Northern Ireland lawmakers appoint 1st woman as new leader
LONDONJan 11, 2016 - 12:00 am GMT+3
Jan 11, 2016 12:00 am
Arlene Foster of the Democratic Unionist Party formally became Northern Ireland's first minister on Monday, taking over from the retiring Peter Robinson ahead of regional elections in May.
Foster, 45, is the first woman and the youngest to hold the most senior political post in Northern Ireland, where power is shared between rival parties in a fragile administration set up to end conflict in the region.
The party she leads wants Northern Ireland to remain part of the United Kingdom.
The 67-year-old Robinson, who had served as first minister since 2008, had announced he would retire last year and Foster had been acting in his place for several months.
"I can think of no greater honour than to have the opportunity to serve my country and the people of Northern Ireland as their first minister," Foster said in her speech in the Northern Ireland Assembly.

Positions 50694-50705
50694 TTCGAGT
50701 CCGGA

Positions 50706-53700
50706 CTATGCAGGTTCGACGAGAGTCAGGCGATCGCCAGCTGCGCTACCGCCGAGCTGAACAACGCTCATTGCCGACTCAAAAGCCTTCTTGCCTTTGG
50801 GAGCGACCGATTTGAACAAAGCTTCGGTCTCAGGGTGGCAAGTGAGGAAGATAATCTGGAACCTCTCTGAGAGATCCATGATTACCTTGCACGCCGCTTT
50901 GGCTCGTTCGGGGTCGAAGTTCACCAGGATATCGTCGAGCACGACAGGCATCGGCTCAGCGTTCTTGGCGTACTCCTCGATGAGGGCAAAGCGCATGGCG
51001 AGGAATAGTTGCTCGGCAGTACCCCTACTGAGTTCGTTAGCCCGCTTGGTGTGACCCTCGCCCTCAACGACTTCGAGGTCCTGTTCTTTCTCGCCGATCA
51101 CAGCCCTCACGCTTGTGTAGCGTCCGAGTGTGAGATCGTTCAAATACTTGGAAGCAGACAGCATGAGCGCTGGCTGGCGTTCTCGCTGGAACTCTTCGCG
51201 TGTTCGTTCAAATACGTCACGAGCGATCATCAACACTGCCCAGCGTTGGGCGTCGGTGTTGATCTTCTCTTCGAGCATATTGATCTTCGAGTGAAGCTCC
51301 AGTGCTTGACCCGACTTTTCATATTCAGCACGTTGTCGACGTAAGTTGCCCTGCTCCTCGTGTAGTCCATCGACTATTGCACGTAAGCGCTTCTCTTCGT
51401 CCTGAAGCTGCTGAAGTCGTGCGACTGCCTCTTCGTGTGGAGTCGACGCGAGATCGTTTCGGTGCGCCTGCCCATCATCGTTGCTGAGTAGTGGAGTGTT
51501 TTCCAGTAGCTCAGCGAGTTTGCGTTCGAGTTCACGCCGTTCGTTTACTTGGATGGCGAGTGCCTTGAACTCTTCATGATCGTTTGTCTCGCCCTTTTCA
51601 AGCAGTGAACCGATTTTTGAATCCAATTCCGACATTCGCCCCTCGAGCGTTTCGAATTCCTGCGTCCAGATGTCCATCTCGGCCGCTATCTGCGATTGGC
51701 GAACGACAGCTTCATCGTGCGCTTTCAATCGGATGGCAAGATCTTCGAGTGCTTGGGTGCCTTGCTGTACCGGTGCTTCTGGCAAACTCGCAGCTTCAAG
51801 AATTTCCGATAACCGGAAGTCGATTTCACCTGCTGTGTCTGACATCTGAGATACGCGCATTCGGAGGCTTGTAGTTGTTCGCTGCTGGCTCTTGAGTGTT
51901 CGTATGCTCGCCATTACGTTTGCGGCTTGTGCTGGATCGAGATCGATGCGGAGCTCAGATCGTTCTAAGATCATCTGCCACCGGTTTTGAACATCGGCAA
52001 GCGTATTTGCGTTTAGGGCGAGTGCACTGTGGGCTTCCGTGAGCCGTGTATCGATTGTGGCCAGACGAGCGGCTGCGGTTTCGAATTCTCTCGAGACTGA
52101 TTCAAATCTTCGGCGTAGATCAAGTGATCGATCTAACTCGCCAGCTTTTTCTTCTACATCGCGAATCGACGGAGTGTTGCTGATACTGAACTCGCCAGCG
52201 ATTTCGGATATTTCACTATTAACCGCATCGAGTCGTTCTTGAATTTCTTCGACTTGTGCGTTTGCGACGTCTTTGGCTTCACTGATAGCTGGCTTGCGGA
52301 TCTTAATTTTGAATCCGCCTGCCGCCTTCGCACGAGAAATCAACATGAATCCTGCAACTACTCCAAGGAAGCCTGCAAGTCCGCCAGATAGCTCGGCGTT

A lawyer by profession, Foster recalled growing up in rural Fermanagh at the height of the conflict known as "The Troubles", in which her father was shot and she herself survived a bus bombing as a teenager.
She will work alongside long-serving Deputy First Minister Martin McGuinness of the opposing Sinn Fein party.
She takes power in the wake of a crisis in the assembly, often wracked by disagreement between unionists who support Northern Ireland's position within the United Kingdom, and republicans who want the province to be part of Ireland.
At the height of tensions between the two sides last year, Robinson and most of his DUP colleagues stepped aside from the assembly over concerns that the paramilitary Irish Republican Army still existed 17 years after a landmark 1998 peace deal ended decades of violence.
A co-founder of the DUP, Robinson announced his retirement from frontline politics in November and a deal was reached between the DUP, Sinn Fein and British and Irish governments to resolve problems that had deadlocked the administration.
Foster vowed to work so that the assembly would no longer be "a watchword for arguing and bickering".
"I ask today that we find a new way of doing business, one that places a greater premium on consensus than on conflict," she said.one. We can only do it by working together."